TM: I’m part of a coalition of organizations in the south end called South CORE — communities organizing for racial and regional equity. We have been talking a lot at City Council, actually for the last several years, about having a comprehensive anti-displacement strategy. That means preserving existing affordable housing or making sure that there is a one-to-one replacement for units that are torn down.
That also means making sure that folks are provided with relocation assistance if they are getting pushed out. I was talking earlier about community land trusts, making sure that we have opportunities for permanently affordable housing, and that the kinds of projects that are approved include affordable units in them so that it’s not all market rate housing, especially in the south end.
Do you think [area median income] is a good way to peg affordable housing [rents]?
TM: No. No, it’s not, because everything else doesn’t keep up with it. So, we have the Lake Washington apartments, for example, in the Rainier Beach neighborhood. That is subsidized housing, but the rents still get pegged, and so the rents are still increasing to a rate that the people who live there can’t afford it, because their salary is not going up to keep pace with that. So, I don’t think that’s a good way to do it. Tying it to any sort of federal standard is not a good idea when our particular community is so far outside of that standard.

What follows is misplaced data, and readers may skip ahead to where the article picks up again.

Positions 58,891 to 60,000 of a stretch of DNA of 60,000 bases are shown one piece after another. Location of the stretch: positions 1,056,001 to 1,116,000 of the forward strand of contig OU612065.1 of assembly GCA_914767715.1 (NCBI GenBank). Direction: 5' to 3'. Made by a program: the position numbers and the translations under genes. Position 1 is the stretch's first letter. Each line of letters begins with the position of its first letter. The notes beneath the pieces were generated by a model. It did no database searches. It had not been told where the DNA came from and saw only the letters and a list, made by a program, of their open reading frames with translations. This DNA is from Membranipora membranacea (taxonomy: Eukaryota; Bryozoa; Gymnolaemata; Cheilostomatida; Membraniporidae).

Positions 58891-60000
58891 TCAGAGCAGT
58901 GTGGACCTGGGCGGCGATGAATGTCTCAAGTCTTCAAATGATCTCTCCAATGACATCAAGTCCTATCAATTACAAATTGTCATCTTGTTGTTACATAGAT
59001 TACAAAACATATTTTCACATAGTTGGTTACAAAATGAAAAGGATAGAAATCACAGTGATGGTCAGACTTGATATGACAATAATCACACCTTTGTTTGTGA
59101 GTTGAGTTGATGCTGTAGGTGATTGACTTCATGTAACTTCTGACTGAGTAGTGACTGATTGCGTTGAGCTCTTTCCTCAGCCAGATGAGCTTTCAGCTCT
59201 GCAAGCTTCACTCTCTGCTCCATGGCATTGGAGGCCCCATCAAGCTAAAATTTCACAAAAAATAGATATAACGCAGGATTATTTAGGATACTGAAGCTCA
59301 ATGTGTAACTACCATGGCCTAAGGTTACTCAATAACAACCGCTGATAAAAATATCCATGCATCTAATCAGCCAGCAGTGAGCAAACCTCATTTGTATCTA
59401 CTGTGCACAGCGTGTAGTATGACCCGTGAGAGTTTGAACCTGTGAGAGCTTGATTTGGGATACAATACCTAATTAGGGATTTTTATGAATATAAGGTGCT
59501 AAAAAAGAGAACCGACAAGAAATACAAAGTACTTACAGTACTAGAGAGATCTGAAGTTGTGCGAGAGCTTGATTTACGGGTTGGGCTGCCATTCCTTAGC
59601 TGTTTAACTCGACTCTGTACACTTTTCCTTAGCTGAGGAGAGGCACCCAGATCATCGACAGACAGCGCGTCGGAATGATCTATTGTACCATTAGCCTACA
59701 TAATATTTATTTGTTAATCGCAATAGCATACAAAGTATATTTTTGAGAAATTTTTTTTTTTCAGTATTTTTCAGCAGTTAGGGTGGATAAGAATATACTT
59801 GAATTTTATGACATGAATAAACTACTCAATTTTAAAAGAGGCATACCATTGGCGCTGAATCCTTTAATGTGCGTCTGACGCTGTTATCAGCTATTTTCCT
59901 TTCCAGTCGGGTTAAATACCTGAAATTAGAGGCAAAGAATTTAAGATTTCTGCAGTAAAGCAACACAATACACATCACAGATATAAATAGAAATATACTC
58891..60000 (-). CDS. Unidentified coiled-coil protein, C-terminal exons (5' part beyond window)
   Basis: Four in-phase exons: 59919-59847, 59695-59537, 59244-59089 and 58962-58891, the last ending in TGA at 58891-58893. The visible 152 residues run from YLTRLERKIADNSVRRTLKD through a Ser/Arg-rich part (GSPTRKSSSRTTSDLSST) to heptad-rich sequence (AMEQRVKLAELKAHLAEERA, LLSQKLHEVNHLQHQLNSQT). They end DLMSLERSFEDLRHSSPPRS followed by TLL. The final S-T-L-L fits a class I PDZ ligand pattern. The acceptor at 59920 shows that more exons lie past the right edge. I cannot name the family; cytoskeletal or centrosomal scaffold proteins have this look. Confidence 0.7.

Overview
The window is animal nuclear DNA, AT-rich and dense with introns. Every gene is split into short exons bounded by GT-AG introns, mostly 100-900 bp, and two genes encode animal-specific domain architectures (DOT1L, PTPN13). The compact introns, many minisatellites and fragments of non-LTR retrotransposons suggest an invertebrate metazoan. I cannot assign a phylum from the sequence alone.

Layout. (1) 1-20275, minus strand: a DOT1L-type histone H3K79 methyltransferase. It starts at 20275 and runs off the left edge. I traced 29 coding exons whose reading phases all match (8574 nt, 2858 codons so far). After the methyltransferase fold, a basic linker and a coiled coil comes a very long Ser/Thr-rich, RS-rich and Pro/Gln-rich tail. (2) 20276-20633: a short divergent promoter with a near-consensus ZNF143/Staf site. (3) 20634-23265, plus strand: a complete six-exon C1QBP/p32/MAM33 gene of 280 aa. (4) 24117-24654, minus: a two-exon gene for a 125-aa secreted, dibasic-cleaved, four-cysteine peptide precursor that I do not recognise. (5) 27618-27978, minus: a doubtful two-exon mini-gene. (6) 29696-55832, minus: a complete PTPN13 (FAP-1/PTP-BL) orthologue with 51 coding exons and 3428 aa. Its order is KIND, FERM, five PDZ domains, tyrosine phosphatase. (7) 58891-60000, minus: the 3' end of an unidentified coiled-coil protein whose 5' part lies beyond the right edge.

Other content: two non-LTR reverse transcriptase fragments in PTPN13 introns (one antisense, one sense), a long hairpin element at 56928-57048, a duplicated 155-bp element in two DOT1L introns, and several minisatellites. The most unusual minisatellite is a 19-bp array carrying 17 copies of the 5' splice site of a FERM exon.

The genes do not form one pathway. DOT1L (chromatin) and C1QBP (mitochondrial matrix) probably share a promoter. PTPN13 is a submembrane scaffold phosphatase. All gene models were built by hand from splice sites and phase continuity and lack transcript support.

I don’t know what a better way would be.
RC: The south end has been starved of resources for a long time now. We see disparities in education and transportation. Why is that, and how do you want to solve it?
TM: The fundamental issue is racism. When you get down to it, that’s what this is about. This is about Black and Brown communities regularly being under-resourced, about our schools being under-resourced, our transportation options, options for economic development, for jobs, for small business creation, lack of access to capital for small businesses, lack of homeownership opportunities for Black and Brown folks.
You know, there are many layers of systems of oppression in how our governments operate. This happens in every city.
Black and Brown communities are under-resourced, which is why we’re centering racial equity in this race, because we have to dismantle the structural racism that is embedded in all of our city departments.
And for people to start to understand that just because you’re working there doesn’t mean we are saying that you are a white supremacist. But what it does mean is that we are all operating in these systems. We’re all embedded in these structures, and we have to be very intentional about acknowledging that, understanding what that means and understanding what we need to do to undo that.